UK seagrasses are under increasing strain and in an unfavourable state, yet these meadows provide critical ecosystem services. Seagrasses are threatened with annual global losses estimated at 7%. The reasons for this decline are complex, but commonly associated with poor water quality and catchment management, coastal development, and a lack of awareness fuelled by a bias in popular media attention towards other marine ecosystems. Disease and direct physical damage also contribute to decline.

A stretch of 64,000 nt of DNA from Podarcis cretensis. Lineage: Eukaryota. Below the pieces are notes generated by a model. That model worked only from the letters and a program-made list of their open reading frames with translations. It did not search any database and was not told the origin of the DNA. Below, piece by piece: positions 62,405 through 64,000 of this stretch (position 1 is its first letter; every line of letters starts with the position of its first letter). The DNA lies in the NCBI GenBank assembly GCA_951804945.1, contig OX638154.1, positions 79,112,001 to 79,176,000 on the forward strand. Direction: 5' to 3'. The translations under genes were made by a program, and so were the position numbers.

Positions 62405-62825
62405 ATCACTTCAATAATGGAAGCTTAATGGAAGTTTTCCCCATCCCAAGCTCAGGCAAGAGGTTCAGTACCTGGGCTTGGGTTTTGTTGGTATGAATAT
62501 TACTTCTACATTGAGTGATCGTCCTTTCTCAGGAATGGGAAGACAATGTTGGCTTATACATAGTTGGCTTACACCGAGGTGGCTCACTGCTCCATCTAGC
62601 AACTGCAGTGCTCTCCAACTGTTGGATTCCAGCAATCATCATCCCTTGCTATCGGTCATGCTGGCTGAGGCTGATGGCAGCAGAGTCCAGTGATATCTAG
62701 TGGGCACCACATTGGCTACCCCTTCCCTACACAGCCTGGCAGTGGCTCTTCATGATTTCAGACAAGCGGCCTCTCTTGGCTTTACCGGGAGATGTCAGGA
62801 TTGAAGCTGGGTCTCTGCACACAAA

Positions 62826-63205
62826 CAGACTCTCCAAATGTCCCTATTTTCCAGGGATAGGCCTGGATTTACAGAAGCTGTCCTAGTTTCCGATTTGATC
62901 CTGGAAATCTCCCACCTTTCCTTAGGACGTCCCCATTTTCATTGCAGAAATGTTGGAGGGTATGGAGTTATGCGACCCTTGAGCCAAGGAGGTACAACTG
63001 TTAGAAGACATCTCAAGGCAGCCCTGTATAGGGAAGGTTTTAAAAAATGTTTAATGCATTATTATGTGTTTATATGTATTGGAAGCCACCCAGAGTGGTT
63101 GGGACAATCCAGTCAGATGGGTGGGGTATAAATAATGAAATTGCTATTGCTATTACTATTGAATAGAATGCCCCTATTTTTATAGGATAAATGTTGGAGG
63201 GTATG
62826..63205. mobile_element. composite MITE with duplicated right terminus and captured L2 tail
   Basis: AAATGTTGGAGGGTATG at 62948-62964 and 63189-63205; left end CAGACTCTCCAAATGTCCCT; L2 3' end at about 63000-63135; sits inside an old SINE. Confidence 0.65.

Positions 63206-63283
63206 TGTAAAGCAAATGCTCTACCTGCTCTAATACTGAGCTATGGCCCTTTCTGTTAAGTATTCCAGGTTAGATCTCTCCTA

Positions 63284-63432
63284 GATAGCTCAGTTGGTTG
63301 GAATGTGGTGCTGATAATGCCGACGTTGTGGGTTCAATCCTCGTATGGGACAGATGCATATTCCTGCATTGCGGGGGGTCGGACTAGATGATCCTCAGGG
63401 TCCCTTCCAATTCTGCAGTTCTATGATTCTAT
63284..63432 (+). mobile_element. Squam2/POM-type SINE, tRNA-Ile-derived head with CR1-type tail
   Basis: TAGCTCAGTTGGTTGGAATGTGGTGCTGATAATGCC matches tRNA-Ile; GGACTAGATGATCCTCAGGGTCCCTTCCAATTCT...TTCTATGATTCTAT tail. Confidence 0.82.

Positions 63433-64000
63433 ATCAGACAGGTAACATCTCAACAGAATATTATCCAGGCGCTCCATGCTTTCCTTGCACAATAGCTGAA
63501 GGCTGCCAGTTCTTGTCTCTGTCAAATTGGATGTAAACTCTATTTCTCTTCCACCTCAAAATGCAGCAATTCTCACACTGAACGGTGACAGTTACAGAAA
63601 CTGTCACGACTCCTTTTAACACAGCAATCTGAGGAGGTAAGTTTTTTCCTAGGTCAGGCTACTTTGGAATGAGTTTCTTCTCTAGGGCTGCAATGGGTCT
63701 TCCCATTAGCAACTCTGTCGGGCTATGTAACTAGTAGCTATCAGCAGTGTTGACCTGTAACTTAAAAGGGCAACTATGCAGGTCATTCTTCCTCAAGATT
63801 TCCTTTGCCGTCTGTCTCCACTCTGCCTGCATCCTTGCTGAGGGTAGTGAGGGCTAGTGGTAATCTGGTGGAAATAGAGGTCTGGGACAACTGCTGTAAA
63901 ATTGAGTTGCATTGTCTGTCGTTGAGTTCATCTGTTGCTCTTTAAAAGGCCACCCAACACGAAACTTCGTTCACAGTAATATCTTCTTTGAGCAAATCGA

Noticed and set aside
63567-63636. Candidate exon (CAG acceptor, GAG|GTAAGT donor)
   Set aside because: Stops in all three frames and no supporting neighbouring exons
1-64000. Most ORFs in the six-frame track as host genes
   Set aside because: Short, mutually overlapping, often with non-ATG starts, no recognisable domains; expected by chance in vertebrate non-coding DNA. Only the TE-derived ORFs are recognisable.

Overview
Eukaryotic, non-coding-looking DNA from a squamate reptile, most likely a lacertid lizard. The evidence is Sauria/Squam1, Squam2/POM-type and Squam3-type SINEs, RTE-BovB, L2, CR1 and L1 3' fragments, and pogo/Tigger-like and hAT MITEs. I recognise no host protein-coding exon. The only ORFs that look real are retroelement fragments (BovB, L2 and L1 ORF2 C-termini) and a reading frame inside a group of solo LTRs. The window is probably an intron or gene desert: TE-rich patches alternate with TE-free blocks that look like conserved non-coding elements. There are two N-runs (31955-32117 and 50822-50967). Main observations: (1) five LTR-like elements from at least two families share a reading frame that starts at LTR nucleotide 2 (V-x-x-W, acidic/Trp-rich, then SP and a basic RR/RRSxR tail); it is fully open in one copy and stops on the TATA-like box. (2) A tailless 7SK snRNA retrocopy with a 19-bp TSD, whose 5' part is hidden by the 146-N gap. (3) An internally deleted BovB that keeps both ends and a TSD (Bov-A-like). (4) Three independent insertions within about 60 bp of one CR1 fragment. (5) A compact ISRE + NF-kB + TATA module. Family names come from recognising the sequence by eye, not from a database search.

Urgent action is required to stem the loss of our seagrass meadows, prioritise their protection and maintain ecosystem services provision. March 2020 saw the plantation of the UKs first large-scale seagrass restoration scheme. A partnership between Sky Ocean Rescue, Swansea University, WWF-UK, Project Seagrass and Cardiff University, the restoration is in Dale Bay, West Wales, and the target is a restored meadow of two hectares of the seagrass species Zostera marina. Around 700,000 seeds have been planted using a novel methodology utilising small sand-filled hessian bags. The project has seen multiple challenges but we’re hoping this is the start of ‘re-greening’ the UKs coastal seas. This webinar will discuss the project, its challenges and the future.
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